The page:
Omer Fast: Nostalgia
South London Gallery
October 7–December 6, 2009
In his video and film installations, Omer Fast plays with both voices and the stories they tell to create disjointed, destabilizing narratives. Looking Pretty for God (After GW) (2008) pasted the thick brogue of a New York undertaker, talking about his business, onto the synching lips of a cherubic kid. In The Casting (2008), an American serviceman’s memories from Iraq and Germany were cut together and narrated by a sweetly confused, thick-necked actor.
Nostalgia III, the centerpiece of Fast’s recent three-part installation at the South London Gallery, took the story of a West African refugee as source material for a film in which roles were reversed. The asylum seeker in the film was a white Englishman and the hostile, wealthy country to which he’d fled, through a system of underground tunnels and across the Mediterranean, was in Africa.
This made for some bitterly funny moments, as when the official who offered the Englishman amnesty and a place as “the first naturalized European,” should he reveal the location of the tunnel from which he emerged, told him, “We’d love to take you all in, as many as possible. But the tragic fact is, we can’t afford it.” Or when the same official reminisced about her time doing volunteer work in England, teaching “irrigation techniques, sustainable hunting, and farming,” explaining that the English are an ancient culture and — ha! — good dancers. The film could serve as a nice thought-piece to be shown to UK Home Office officials, who are infamously deficient in their understanding of the gravity of refugee situations. (To be fair, these officials are essentially pawns in a political battle to win the approval of anti-immigrant, xenophobic Middle England.)
Fast’s conjuring of a dystopian past (the film is set in the 1980s) was less effective where the film lost its tight relationship to the present. For one, Europe does take in (some) asylum seekers. And of the England fled by the refugees, Fast provided only a vague sense of its descent into anarchy, so that it remained a blank terrain unhampered by the complex web of politics, trade, and profiteers that usually thickens such situations. Indeed, the entire set-up, in as much as it tried to channel contemporary politics, was a bit unrealistic.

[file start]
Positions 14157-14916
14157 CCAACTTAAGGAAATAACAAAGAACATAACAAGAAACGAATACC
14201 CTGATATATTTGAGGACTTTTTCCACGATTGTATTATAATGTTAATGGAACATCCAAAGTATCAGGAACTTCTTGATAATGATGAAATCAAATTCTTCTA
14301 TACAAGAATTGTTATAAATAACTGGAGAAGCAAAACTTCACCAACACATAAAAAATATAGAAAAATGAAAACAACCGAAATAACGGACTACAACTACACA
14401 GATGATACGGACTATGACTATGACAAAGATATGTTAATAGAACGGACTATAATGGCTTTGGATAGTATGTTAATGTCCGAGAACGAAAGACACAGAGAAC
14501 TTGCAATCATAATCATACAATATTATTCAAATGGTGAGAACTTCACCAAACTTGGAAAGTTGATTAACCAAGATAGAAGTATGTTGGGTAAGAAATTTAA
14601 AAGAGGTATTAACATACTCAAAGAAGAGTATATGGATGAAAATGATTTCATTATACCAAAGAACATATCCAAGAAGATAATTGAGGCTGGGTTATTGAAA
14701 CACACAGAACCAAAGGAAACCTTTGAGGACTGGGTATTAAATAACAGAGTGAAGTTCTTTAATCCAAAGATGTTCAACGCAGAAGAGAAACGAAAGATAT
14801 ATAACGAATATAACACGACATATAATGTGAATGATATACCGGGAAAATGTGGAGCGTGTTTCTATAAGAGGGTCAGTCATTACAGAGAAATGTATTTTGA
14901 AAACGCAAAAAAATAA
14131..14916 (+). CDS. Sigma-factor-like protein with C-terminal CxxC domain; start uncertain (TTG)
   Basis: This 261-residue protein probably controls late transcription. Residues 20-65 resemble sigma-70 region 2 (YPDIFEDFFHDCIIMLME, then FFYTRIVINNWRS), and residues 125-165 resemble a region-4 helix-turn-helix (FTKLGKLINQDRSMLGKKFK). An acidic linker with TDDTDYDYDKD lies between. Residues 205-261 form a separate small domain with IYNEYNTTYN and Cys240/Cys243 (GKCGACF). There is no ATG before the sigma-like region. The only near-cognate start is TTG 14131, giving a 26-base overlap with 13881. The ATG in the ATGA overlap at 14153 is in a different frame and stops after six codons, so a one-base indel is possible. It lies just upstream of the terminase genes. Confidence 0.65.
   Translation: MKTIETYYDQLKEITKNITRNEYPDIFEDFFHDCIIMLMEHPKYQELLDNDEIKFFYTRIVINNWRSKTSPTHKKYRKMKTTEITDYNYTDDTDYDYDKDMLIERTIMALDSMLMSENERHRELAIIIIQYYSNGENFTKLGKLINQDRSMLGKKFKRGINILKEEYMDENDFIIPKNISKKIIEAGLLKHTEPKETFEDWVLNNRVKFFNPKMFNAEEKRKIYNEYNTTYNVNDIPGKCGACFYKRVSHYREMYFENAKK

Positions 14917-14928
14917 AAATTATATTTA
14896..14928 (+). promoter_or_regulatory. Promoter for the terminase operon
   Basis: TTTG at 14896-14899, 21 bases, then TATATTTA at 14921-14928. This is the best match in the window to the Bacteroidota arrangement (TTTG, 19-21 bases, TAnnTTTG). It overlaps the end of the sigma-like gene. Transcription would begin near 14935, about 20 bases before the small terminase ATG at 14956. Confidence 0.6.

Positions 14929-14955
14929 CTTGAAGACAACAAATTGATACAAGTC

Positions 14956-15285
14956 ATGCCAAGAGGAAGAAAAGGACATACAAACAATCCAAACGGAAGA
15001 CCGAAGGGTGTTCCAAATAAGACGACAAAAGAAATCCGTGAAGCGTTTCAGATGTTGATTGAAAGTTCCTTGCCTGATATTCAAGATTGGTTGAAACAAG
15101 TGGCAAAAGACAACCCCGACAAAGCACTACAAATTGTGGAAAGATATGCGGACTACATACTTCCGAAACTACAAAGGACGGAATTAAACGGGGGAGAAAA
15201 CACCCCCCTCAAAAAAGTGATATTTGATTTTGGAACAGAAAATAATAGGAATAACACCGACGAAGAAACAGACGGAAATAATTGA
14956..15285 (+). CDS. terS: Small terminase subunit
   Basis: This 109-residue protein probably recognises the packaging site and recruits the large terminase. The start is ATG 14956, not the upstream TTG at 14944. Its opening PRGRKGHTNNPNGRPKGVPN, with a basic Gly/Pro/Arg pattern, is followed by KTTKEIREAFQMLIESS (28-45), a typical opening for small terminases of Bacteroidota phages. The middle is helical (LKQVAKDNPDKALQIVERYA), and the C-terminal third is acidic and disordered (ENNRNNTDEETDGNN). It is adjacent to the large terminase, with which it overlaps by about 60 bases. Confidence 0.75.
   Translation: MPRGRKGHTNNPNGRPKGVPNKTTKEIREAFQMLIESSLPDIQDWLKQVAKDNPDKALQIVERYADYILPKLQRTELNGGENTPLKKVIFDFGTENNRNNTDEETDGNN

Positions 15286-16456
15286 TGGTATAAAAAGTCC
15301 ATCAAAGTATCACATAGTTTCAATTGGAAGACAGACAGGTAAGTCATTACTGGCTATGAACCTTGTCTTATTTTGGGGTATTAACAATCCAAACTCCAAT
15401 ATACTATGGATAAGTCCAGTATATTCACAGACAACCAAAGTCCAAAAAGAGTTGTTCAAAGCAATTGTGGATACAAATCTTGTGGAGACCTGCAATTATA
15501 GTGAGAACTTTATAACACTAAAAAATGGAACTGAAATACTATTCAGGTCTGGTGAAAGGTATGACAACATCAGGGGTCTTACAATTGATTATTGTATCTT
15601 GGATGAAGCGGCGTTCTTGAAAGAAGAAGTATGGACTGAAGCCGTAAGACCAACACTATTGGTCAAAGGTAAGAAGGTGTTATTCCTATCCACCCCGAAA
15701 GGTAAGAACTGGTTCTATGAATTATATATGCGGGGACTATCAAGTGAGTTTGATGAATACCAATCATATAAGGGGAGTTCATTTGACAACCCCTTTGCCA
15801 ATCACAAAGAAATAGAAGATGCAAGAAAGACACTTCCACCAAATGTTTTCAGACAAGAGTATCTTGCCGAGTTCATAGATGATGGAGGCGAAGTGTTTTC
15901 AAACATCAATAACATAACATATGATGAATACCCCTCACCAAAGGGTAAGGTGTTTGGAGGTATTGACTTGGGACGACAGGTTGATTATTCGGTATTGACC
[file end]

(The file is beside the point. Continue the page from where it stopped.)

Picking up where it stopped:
Fast nodded to this with two surreal moments: in the first, a naked man seated on a chair in an abandoned London underground station watched a projected film of a giraffe being shot in the bush; it leapt first gracefully, then ever more grotesquely, as blood spurted from its chest, the image filling the screen. In the second, a girl vomited, having been caught and savaged by police dogs as she attempted to make her way through the underground tunnel. As the camera panned over the mess, it turned into a still life of bright and shiny flowers and fruit.
While those moments did move viewers — conveying a certain pointed and even poignant queasiness — the film as a whole didn’t cohere. There was too much information packed into its thirty-one minutes, but not enough narrative substance for it to expand to a full-blown feature. Fast tried to get around this problem by using the linking device of a “twitch-up snare trap” for catching animals, as described by the West African refugee.
By the time we got to Nostalgia III, we were pretty familiar with this trap; the installation’s opening gambit was a five-minute video demonstration of one being built in a sunny glade by a hefty white guy dressed in camouflage gear (Nostalgia I). This was accompanied by a disjointed narrative, in which the speaker looked back on the time when he learned how to make the trap, to catch a partridge, as part of an army training camp in the forest.
A dark corridor led to the second video, a two-screen installation showing the storyteller on one side and an interviewer on the other (Nostalgia II). The storyteller was a West African refugee named William, the interviewer a rather unsympathetic character (an unshaven, greasy-haired prototype of the artist?) looking for the selling point in the refugee’s story to use in his film.
As William, increasingly desperately, described the partridge trap, he slipped, describing instead what would happen to a monkey who put his hand in the trap. The interviewer stopped him — “Why would you want to catch a monkey?”— and there followed an awkward moment in which William started to explain that monkeys can be eaten, too, before backtracking as he sensed the interviewer’s unease with that idea. (You could say William nearly got caught in a trap of his own making.)
The interviewer challenged the story at a number of points in the ten-minute video. Not quite understood, not quite trusted, not quite making sense, William’s attempts to perfectly provide the linear narrative expected by the interviewer — and his inability to do so — echoed the contortions that refugees must undertake as they fit their stories into a testimony that will grant them refugee status.
Nostalgia II was the strongest part of the show, perhaps because Fast is most at ease as an artist inserting a layer of uncertainty into the stories people tell. When he ventures into filmmaking proper, this uncertainty means his work lacks the narrative power to pull through, and the result ends up looking flimsy. (See also Take a Deep Breath, 2008.) Fast is onto a good thing when he demonstrates that real life doesn’t all tie up so neatly; but perhaps he should stick with video installations.